Treatment Guideline Chart
Cardiovascular disease (CVD) development is closely related to lifestyle characteristics and associated risk factors.
There is overwhelming scientific evidence that lifestyle modifications and reduction of risk factors can slow the development of CVD both before and after the occurrence of a CV event.
Primary CVD prevention is aimed at the healthy population and population at risk (with ≥1 CV risk factors) that has not had a CV event while secondary CVD prevention is instituted for those who have confirmed CVD or had a first index event.

Cardiovascular%20disease%20prevention Diagnosis


  • Atherosclerotic cardiovascular disease (ASCVD) risk assessment is essential for primary prevention
    • CVD includes coronary heart disease (CHD), heart failure, peripheral artery disease (PAD) and stroke
  • For patients 20-39 years old, traditional ASCVD risk factors may be assessed at least every 4-6 years 
  • Patients ≥40 years old should be evaluated for the absolute risk of CVD at every routine physician visit
  • Patients 20-39 years old and those between 40-59 years old with low 10-year ASCVD risk (<7.5%) may be assessed for long-term/lifetime risk
Coronary Risk Charts for Determination of CVD Risk 
  • Age, gender, smoking status, diabetes mellitus (DM), blood pressure (BP), and lipid levels are used to determine the CVD risk
  • Overall CVD risk is more important than the presence or absence of specific risk factors 
  • Risk assessment tools that may be used to estimate CVD risk for patients who have not experienced symptomatic CVD or other atherosclerotic diseases include Framingham Risk Assessment Tool, Multi-Ethnic Study of Atherosclerosis (MESA) 10-year ASCVD risk with coronary artery calcification calculator, Systematic Coronary Risk Estimation (SCORE), Reynold’s Risk Score, and United Kingdom Prospective Diabetes Study (UKPDS) risk engine in individuals with type 2 DM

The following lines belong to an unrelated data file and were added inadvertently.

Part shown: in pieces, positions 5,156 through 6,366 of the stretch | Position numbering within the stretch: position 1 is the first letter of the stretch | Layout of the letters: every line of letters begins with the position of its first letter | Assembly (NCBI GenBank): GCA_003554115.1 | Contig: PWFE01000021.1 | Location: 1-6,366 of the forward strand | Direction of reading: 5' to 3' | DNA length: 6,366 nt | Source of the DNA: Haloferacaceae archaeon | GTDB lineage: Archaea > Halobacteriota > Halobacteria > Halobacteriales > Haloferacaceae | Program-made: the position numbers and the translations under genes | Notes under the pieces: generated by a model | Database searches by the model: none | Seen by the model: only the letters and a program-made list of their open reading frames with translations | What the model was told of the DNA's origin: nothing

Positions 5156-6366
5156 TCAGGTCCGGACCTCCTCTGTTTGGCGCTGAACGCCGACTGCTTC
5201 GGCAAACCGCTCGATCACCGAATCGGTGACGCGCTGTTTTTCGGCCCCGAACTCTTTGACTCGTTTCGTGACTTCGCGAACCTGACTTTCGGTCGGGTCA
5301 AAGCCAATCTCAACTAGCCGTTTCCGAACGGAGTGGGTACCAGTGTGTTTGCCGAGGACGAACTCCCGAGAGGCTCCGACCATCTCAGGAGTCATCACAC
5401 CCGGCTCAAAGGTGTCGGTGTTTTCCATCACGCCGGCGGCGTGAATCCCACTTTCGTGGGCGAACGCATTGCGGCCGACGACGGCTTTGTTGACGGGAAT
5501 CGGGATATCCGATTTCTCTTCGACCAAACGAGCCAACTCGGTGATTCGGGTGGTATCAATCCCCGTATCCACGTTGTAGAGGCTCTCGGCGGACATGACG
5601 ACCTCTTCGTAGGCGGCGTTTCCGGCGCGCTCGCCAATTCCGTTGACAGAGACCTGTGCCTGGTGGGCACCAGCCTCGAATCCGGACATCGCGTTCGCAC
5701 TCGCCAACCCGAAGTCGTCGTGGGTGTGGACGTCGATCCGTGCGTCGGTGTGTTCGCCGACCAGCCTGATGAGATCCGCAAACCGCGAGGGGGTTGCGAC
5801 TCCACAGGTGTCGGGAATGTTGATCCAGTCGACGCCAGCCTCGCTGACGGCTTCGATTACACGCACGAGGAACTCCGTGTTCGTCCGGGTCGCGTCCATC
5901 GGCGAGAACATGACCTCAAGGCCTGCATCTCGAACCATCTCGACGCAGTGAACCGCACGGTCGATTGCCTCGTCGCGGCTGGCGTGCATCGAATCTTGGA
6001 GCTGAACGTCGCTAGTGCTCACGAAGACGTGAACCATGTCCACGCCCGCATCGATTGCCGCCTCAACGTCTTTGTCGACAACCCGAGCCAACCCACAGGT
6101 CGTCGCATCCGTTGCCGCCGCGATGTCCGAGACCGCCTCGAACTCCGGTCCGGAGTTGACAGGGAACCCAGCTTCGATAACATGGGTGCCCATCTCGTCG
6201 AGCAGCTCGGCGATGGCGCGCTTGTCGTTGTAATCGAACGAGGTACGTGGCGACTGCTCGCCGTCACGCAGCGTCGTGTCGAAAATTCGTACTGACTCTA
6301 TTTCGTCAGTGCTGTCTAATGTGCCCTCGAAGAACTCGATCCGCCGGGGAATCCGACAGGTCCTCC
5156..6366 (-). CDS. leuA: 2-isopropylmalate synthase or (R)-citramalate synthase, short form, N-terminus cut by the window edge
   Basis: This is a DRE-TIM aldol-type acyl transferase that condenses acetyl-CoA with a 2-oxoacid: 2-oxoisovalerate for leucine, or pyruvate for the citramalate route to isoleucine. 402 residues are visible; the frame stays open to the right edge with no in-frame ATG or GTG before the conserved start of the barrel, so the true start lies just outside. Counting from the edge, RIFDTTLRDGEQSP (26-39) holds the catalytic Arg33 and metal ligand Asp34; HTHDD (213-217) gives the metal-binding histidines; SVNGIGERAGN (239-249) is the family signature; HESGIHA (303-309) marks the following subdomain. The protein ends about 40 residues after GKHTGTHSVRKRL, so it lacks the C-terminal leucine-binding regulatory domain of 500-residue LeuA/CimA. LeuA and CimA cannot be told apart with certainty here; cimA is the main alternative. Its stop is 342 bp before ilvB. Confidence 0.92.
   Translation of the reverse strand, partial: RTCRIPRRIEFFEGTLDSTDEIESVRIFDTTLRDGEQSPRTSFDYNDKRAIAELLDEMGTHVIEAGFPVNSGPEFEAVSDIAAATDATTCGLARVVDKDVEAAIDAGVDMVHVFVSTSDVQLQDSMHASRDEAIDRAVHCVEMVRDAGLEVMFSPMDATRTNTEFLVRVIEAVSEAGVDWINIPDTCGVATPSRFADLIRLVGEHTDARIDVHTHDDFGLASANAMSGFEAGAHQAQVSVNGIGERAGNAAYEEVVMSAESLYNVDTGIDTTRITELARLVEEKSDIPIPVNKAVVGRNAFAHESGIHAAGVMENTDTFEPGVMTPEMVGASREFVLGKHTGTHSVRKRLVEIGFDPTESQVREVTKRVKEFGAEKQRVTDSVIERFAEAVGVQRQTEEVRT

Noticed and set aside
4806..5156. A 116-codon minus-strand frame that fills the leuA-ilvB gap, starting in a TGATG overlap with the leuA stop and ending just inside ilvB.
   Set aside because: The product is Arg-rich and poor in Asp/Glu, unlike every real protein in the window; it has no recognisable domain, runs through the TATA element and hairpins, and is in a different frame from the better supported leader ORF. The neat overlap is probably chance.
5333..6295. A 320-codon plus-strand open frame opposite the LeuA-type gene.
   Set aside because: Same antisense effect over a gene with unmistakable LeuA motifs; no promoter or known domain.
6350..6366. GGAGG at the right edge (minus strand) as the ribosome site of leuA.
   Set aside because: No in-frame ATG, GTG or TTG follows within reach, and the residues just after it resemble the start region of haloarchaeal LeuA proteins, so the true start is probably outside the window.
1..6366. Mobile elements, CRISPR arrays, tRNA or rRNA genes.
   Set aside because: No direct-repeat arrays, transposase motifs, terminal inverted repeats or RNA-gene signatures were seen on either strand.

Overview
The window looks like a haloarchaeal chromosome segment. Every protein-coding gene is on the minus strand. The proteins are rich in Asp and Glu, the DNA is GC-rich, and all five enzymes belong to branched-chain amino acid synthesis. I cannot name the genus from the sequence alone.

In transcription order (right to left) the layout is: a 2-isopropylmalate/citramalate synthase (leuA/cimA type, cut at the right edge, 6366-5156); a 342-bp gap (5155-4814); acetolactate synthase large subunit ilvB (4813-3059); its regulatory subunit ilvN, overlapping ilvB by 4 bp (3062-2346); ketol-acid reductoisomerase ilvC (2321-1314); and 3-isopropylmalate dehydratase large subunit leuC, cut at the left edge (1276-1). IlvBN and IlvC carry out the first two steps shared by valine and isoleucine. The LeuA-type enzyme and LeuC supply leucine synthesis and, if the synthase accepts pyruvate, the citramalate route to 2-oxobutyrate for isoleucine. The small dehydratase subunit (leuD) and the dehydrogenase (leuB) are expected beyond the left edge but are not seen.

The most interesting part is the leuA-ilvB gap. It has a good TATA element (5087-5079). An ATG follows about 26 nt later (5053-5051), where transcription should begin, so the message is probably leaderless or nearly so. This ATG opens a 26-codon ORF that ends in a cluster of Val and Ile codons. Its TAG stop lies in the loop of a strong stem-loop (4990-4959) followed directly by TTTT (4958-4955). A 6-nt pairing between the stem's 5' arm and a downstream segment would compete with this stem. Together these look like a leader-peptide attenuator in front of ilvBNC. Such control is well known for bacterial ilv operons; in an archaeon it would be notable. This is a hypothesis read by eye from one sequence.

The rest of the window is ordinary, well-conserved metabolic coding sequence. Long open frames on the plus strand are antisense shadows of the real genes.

• After estimating the 10-year fatal and non-fatal CVD risk in apparently healthy individuals, the following should be considered: Risk modifiers (ethnicity, family history, genetics, frailty, body composition, psychosocial factors, socioeconomic determinants, environmental factors, blood or urine biomarkers, imaging findings), lifetime risk and treatment benefit, polypharmacy and patient preferences

Risk Stratification

Major Risk Factors

  • Age (men ≥45 years; women ≥55 years)
  • Cigarette smoking
  • Apolipoprotein-B-containing lipoproteins (most abundant of which is LDL) 
    • Primary hypercholesterolemia (LDL-C 160-189 mg/dL [4.1-4.8 mmol/L]; non-HDL-C 190-219 mg/dL [4.9-5.6 mmol/L]) 
  • Increased serum total cholesterol level
  • Chronic kidney disease (CKD)
  • Diabetes mellitus
    • For individuals with high HDL-C (>60 mg/dL), subtract 1 risk factor from the total
    • History of gestational diabetes in women
  • Hypertension (elevated BP or on antihypertensive medication)
    • History of preeclampsia or pregnancy-induced hypertension in women
  • Metabolic syndrome 
  • Family history of premature ASCVD (male 1st-degree relative <55 years; female 1st-degree relative <65 years)

Additional Risk Factors

  • Dyslipidemic triad (hypertriglyceridemia; low HDL-C; and an excess of small, dense LDL-C)
  • Fasting/postprandial hypertriglyceridemia
  • Family history of hyperlipidemia
  • Obesity, abdominal obesity
  • Elevated apo B
  • Elevated LDL particle number
  • Elevated small dense LDL-C
  • Polycystic ovarian syndrome (PCOS) in women
  • History of premature menopause
  • South Asian ancestry 

Nontraditional Risk Factors

  • Elevated lipoprotein (a)
  • Elevated clotting factors
  • Elevated inflammation markers, eg high-sensitivity C-reactive protein (CRP)
  • Chronic inflammatory conditions, eg HIV, psoriasis, rheumatoid arthritis
  • Elevated triglyceride (TG)-rich remnants
  • Elevated homocysteine levels
  • Apo E4 isoform
  • Elevated uric acid
  • Ankle-brachial index <0.9